Detroit Tigers’ Closing Issue Has No Easy Solution
By Matt Pelc
Drew Smyly for closer?? Some Tigers’ fans say so. Credit: Joy R. Absalon-USA TODAY Sports
The struggles of Jose Valverde have been well chronicled, so let’s not look at his foibles this time, but instead the possible solutions that many fans of the Detroit Tigers have been suggesting in recent weeks.
Solution #1: Make Smyly Closer
With apologies to Joaquin Benoit, Drew Smyly has been the most consistent reliever this season. In addition to his strong year, he has allowed manager Jim Leyland to have some flexibility. If the team needs him to come in for long innings, they have that option. If they want him to go two innings on a day that Benoit may not be unavailable as the set-up man, they also have that option. Even if they’d like him to get a rare three-inning save, he can do that as well, as he did last night.
Smyly would likely do pretty well as closer. This would be a good option if the Tigers had someone to replace Smyly in his current role, but they do not.
Solution #2: Trade for Papelbon or Another Closer
Jonathan Papelbon has been a closer on a championship level and is currently marooned on a team in Philadelphia going nowhere. Some believe that the Phillies may not want a prized prospect out of the Tigers’ somewhat depleted farm system because they may look at moving Papelbon as a salary dump.
But therein lays the rub for Detroit. The contract, worth $50 million, runs through 2015, with a vesting option for 2016. While that’s not a lot considering the scope of the salaries of Prince Fielder, Justin Verlander, and Anibal Sanchez, remember a closer likely only pitches three to four innings per week–so its a lot when you consider pay per appearance. It could also hamper the chances of keeping Miguel Cabrera in a Tigers’ uniform.
It’s also worth noting, teams may smell blood in the water for the Tigers, knowing that the bullpen is their one true weakness. Don’t expect any team to give up something for almost nothing. Everything has a cost.
Solution #3 Flip Valverde and Benoit
Are you on the Team Benoit bandwagon? Credit: Jesse Johnson-USA TODAY Sports
This is not something that has been mentioned a lot because many Tigers’ fans want Valverde completely off the team, but a decent suggestion would be to flip Valverde and Benoit and give Papa Grande the eighth inning and Benoit the ninth. This not only satisfies those in Team Benoit for closer, but also addresses the problem that would arise with him in that role: who takes the eighth?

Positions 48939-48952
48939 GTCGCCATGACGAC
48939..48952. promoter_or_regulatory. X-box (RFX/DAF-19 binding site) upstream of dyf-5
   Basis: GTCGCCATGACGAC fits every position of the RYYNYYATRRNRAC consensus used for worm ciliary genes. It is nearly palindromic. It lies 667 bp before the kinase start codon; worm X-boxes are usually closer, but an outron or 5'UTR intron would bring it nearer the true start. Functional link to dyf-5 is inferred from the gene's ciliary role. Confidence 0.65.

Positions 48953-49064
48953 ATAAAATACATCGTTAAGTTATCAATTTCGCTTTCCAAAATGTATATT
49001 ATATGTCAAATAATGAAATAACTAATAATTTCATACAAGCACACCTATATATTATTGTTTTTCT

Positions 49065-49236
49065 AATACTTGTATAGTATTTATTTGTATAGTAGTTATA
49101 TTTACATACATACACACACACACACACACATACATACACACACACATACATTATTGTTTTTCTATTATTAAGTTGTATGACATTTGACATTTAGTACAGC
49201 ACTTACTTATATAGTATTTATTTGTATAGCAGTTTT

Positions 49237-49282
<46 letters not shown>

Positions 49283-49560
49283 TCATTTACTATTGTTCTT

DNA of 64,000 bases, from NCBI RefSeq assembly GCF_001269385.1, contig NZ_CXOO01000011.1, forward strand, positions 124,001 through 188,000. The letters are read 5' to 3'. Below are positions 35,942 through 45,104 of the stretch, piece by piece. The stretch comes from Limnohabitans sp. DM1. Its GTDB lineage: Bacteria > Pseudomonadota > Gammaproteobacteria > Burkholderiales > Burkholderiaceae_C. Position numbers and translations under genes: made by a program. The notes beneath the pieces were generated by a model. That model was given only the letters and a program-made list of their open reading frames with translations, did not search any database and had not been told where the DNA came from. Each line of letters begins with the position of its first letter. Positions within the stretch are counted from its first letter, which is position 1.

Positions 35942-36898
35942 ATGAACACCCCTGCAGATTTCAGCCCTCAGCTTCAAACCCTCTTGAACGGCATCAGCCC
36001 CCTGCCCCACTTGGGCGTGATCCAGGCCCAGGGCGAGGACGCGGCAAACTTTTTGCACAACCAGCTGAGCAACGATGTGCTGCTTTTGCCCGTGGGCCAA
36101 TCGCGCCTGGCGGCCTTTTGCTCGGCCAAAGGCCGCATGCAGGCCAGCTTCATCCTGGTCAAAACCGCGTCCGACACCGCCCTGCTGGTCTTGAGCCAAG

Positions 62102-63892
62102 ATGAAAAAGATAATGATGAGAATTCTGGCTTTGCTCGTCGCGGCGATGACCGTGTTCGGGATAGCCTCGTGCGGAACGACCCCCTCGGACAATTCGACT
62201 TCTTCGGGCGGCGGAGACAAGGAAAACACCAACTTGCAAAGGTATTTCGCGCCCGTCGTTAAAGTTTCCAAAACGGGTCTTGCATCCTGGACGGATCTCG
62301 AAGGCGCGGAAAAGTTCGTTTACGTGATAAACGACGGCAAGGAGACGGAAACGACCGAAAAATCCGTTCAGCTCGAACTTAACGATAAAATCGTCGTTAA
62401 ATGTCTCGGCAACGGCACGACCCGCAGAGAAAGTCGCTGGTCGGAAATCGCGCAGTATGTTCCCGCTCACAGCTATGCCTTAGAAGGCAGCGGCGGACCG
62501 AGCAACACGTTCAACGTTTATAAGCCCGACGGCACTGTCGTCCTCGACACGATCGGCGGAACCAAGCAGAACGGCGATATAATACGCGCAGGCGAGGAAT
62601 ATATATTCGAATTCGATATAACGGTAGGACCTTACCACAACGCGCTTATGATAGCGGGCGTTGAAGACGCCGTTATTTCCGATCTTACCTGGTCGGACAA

If Octavio Dotel was healthy, a great solution would be Dotel set-up man, Benoit closer. But it’s looking unlikely Dotel will pitch anytime soon. Valverde has shown he can pitch decently when the game is not on the line in non-save situations. While he would receive the blown save stat if he surrenders an eighth inning lead, the team would still have an opportunity to come back. Perhaps that would put Valverde at ease just a bit.
Solution #4: Fire Leyland
The popular refrain of “Fire Leyland” has reached a fevered pitch over the last couple weeks that Valverde has struggled. Fans who hate that Leyland even breathes the same air that they do are off base on this one. It’s really simple: the manager makes the dinner with the groceries the general manager provides.
Perhaps fans should be yelling “Fire Dombrowski” into the echos of the internet and sports talk radio. Dave was the one who didn’t go after a closer when Valverde hit the skids in the postseason. He was the one who deemed Bruce Rondon ready to close, and that’s why the Tigers are in the situation they are now.
If anything, Leyland has been willing to evolve when the closer struggles. He decided he would not use Valverde again in a closing role after blowing two games in the playoffs last year. Then Sunday, with Valverde rested from a day off on Saturday, Jim chose to stay with Benoit in the ninth after he got the final two outs in the eighth.
Truth be told, no one should be fired right now. But whatever theory you may subscribe to that will instantly solve this bullpen problem–think again. It is not as easy as you might believe.